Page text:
Images: Shooting ModelsBuoyancy is important — make sure your model is not overweighted.
Wide-angle photography has always been one of my favorite styles of underwater photography; there are many approaches, but one of the most challenging and rewarding techniques is shooting with an underwater model. I like the sense of space and the dimension one can get with a reef and diver in the foreground or a diver in the distant background. It’s a great way for others to picture themselves on a reef, a wreck or near a school of fish — whether they were on the dive or not. This type of photography requires significant advance planning between the shooter and model, as communication in water is limited to hand signals that must be acted upon with limited time to spare. Luckily, it’s a partnership that gets easier for both with practice. Photographers must explain, and make clear, to their models a host of basic principles, including where to position themselves in relationship to a specific lens, how to pose their extremities, and how to make sure their face is lit inside their mask without looking straight at the camera.
Including a model in the shot gives the image the all-important human element, something that many observers can relate to. How a model can be incorporated into an image is limited only by the imagination of the photographer and the type of lens — sometimes even small adjustments in positioning or lighting can have an enormous impact on the end result. Multiple shots of the same basic image are highly recommended in a process where patience and attention to detail will be rewarded.
Communication is key > Start off shooting with models in shallow water near a scenic reef with lots of ambient light. It might take many shots for you and the model to get in sync. Convey clear hand signals slowly. In the beginning stages, sometimes writing messages on a slate can help minimize confusion. Remember, you’re both working toward a common goal.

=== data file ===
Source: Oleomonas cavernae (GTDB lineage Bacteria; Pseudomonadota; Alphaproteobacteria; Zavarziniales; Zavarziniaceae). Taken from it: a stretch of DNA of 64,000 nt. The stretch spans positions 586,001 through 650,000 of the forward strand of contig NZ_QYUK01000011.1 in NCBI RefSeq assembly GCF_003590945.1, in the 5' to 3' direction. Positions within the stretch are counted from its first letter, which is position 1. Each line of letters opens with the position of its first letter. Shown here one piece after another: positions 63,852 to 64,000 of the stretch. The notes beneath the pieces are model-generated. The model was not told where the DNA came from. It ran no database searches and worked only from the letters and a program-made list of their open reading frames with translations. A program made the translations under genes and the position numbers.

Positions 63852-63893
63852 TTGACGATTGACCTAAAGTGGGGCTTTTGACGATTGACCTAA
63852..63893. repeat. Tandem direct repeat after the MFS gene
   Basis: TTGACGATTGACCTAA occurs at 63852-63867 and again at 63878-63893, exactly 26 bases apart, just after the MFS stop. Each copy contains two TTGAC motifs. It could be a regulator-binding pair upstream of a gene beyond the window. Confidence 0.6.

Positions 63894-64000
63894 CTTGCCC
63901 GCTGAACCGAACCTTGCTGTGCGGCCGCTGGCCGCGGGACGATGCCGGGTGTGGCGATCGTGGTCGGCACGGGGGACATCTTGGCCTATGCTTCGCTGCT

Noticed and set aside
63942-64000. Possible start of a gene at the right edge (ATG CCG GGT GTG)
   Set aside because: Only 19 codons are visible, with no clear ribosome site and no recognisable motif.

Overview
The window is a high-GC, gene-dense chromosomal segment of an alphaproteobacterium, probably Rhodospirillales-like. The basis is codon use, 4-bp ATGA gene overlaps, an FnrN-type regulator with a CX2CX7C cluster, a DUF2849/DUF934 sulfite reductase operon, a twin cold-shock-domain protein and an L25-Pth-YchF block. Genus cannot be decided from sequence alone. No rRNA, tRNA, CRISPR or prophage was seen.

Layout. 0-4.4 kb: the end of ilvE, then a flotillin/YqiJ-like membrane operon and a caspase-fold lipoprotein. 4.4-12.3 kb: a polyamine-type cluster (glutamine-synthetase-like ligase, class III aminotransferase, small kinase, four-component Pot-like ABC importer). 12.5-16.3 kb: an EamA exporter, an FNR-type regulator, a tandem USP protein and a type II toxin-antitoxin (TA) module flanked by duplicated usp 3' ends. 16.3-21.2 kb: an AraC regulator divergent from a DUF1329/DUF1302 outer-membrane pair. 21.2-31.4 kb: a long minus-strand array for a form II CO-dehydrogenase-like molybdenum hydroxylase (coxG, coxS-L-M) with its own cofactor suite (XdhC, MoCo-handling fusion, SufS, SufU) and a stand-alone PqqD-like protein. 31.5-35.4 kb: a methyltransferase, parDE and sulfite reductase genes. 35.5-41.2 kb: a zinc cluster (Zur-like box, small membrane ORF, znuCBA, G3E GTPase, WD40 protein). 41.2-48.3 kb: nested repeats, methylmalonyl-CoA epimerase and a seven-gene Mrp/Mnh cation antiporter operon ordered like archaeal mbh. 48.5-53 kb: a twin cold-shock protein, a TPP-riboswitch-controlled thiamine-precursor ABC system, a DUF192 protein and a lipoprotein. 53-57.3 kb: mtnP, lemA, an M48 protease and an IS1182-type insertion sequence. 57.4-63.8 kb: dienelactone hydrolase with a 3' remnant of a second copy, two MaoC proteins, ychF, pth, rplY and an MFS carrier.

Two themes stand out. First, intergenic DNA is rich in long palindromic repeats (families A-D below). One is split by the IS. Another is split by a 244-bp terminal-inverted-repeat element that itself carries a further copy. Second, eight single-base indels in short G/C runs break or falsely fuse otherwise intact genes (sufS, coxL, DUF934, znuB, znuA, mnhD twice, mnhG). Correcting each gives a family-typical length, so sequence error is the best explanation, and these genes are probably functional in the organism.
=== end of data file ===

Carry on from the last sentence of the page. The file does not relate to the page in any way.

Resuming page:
Experiment with angles and movement > Add a sense of scale to a deeper dive by asking your model to swim slowly and higher in the water column. Try shooting in a sequence as the model swims into the frame while your strobes add fill light. Shooting from a lower perspective looking up gives images the scale you’re looking for and brings in light from the surface.
Plan your dive and get creative with a fisheye > Analyze your image goals before you get in the water; if you’re diving a deeper site, you will need to maximize your shooting and bottom time with the model. If water visibility is low, consider shooting with a super-wide fisheye to get close to your subjects and “cheat” the appearance of the water for the better.
Positioning • At times, models can see their reflection in the photographer’s dome port, which they can use to help position themselves. The goal is to elongate with legs parallel and natural — not bent wildly or set wide apart.
Buoyancy • Being overweighted can lead to reef crashes, unnecessary struggling and an awkward appearance in the photo. Once weighted properly, models can more easily pose near the reef.
Face Contact • Eyes need to been seen clearly, but it’s usually a better shot if the model looks just over or to the side of the dome port. Using a clear silicone mask can help with keeping the face lit and reducing shadows
Bubbles • It might sound obvious, but breathing is important. Fewer bubbles make the shot look clean, and it’s natural to want to hold your breath as long as possible to help create a great shot, but comfort and safety come first.